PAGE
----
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From Jacob Heilbrunn in National Interest:
Only now does Charles Freeman become truly interesting. Freeman, who has withdrawn from being named chairman of the National Intelligence Council, triggered an intense dispute over his suitability for the post. On the one side are neoconservatives and liberal hawks. On the other side are realists and chastened hawks, such as Andrew Sullivan, who has deemed the campaign waged against Freeman “repulsive.”
Of course Sullivan is right. By this point, it’s difficult not to be repelled by many of the tactics used to tar Freeman as a Saudi mole or a China stooge or anti-Israel, or all three at one and the same time…
There were legitimate reasons to question Freeman’s appointment, most notably his stance on China. But his statements about Israel hardly reached the level of animus that, for example, the National Review detected, deeming him a “savage critic of Israel.” This was absurd. But conducting an open, fair interrogation of his views was clearly not the aim of his critics. Instead, the affair has had the whiff of a purge trial, in which the hanging judges had decided his fate from the outset.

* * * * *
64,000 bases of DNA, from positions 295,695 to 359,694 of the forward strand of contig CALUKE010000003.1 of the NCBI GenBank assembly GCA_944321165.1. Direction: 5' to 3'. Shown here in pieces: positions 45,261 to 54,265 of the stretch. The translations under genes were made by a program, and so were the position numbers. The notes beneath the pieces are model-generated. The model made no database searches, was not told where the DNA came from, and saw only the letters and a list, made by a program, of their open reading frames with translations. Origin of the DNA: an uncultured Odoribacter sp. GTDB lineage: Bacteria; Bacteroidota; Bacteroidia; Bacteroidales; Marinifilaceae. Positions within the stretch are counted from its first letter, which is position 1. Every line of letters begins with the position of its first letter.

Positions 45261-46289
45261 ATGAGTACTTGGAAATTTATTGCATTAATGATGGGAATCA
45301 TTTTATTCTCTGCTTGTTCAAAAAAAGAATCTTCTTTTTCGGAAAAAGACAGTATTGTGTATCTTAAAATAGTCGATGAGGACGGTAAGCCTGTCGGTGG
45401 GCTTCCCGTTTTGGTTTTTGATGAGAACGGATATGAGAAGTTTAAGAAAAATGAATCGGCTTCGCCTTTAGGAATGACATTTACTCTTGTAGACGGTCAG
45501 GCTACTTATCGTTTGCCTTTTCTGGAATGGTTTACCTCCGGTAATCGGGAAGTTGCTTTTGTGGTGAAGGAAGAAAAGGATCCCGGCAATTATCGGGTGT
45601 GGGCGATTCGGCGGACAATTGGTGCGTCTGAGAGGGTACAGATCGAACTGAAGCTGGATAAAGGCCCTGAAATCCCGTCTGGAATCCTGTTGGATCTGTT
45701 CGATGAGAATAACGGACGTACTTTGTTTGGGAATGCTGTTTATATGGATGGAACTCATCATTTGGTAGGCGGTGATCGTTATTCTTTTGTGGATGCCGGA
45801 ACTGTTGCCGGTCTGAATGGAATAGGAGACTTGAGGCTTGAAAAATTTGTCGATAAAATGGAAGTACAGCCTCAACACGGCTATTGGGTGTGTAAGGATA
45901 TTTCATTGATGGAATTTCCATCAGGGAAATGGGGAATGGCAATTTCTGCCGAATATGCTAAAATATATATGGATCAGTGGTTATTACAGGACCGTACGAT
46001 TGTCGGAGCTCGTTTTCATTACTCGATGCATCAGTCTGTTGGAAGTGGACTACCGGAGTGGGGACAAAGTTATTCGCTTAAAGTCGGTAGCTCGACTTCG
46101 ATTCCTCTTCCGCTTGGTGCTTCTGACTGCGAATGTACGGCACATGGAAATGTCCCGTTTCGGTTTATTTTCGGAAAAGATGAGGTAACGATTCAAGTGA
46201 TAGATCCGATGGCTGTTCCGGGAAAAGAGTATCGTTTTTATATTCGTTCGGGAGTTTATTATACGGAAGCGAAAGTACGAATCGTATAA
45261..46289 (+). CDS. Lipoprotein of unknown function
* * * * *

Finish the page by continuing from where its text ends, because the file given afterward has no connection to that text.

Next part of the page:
More from Ken Silverstein:
Perspective — October 23, 2013, 8:00 am
How pro-oil Louisiana politicians have shaped American environmental policy
Postcard — October 16, 2013, 8:00 am
A trip to one of the properties at issue in Louisiana’s oil-pollution lawsuits
Percentage of non-Christian Americans who say they believe in the resurrection of Christ:
A newly translated Coptic text alleged Judas’ kiss to have been necessitated by Jesus’ ability to shape-shift.
Russia reportedly dropped a series of math texts from a list of recommended curricular books because its illustrations featured too many non-Russian characters. “Gnomes, Snow White,” said a Russian education expert, “these are representatives of a foreign-language culture.”
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Science’s crisis of faith